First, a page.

Publisher: Chicken House Books
Genre: Fantasy, MG, Adventure
Source: a copy in exchange for an honest review
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Ami lives with her mother on an island where the sea is as blue as the sky. It’s all she knows and loves, but the arrival of malicious government official Mr Zamora changes her world forever: her island is to be made into a colony for lepers. Taken from her mother and banished across the sea, Ami faces an uncertain future in an orphanage. There she meets a honey-eyed girl named for butterflies, and together they discover a secret that will lead her on an adventure home. Ami must go back to the island of no return, but will she make it in time?
The Island at the End of Everything is another stunning story by The Girl of Ink and Stars author, Kiran M. Hargrave. Almost exactly a year after The Girl of Ink and Stars was released, we are honoured with another middle grade adventure by the wonderful Hargrave, and this story is just as magical and lyrical as the first, if not more so.
The story follows Ami who lives with her mother on an island where those who are suffering from leprosy are sent. The island is home to families that are a mixture of members who suffer from the disease, and those who miraculously manage to stay unaffected. Ami herself does not have leprosy, which is why when a government official is sent to Culion to segregate those with the illness – who are Touched, as they are called in the story – from those without, she is sent to an orphanage to another island with the healthy children. This means this children are torn from the only home they’ve ever known, from their families and loved ones, and sent to an unfamiliar island where immediately they are marginalised for being from Culion.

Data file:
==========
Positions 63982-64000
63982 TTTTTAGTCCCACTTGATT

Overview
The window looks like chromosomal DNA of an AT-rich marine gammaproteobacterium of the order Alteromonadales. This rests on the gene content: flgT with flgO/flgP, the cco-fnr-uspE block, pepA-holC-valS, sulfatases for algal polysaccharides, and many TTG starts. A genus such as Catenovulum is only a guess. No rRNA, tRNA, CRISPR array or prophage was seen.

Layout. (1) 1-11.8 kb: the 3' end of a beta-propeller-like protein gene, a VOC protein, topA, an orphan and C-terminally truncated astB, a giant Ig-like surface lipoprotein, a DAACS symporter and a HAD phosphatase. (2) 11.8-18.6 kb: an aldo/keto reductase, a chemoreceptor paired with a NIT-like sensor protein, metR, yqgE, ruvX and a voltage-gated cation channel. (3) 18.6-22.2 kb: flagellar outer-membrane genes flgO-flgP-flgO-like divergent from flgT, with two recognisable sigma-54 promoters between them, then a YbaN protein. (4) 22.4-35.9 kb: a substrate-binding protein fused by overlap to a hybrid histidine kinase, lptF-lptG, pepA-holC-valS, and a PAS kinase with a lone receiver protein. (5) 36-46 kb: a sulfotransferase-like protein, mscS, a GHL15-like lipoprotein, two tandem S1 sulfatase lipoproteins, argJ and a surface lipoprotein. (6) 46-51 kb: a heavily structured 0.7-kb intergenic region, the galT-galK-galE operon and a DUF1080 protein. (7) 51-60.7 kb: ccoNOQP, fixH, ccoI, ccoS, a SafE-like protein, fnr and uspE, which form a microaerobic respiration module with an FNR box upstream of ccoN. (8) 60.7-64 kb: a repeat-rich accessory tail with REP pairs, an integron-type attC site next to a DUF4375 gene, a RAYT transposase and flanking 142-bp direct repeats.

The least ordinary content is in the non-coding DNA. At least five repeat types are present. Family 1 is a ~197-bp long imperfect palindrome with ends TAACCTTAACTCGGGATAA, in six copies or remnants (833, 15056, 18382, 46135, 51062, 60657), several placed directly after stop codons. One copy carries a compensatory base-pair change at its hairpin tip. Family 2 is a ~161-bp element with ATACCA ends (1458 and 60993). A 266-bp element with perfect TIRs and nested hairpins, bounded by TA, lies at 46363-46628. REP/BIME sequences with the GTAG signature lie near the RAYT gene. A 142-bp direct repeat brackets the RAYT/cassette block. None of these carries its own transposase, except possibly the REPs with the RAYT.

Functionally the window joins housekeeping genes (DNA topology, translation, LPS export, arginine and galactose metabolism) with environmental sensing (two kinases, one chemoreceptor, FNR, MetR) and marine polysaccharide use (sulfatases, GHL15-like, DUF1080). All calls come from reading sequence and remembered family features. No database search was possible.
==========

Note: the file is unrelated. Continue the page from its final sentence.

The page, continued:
This book touched on many sensitive topics, and I felt they were all dealt with considerately and realistically. Despite loving her mother, there were times when Ami felt embarrassed by her illness, which I think is a realistic human reaction especially for a child. Ami seems very mature; she assists her mother with day-to-day tasks such as cooking, cleaning, and dressing. And when she is forced to leave home, she worries about her mother continuously. It doesn’t help that Mr Zamora is a harsh and hard-headed man. However, he himself suffers in silence from a phobia of germs, and seeing some of the characters he treats like garbage respond by feeling sorry for him made me feel a certain way.
At the orphanage, Ami makes a new friend. A honey-eyed girl, who radiates joy and kindness even on the page. Born with a deformity herself, Mari feels like she understands Ami. It was wonderful seeing their friendship blossom in such a short time, and Mari is such a brave character. I think we’d all be better off with a friend like Mari fighting by our side. And let me not forget the cheeky little tag along to their adventure, Kidlat. God, he was adorable, I just wanted to hug him and wrap him up in a blanket and shield him from the world.
Somehow, I loved The Island at the End of Everything more than The Girl of Ink and Stars, and I wasn’t sure that would be possible. I read it in just over 24 hours, only taking breaks to sleep and work on my dissertation. This new release by Hargrave only cemented her as one of my new favourite authors. Her writing is spellbinding and beautiful, and her stories full of adventure, diversity and tear-jerking plots with lovable characters. I’m not ashamed to admit I cried at the end (and before the end).
Favourite quotes: That’s the problem with believing there’s a reason for everything – you have to take the good with the bad.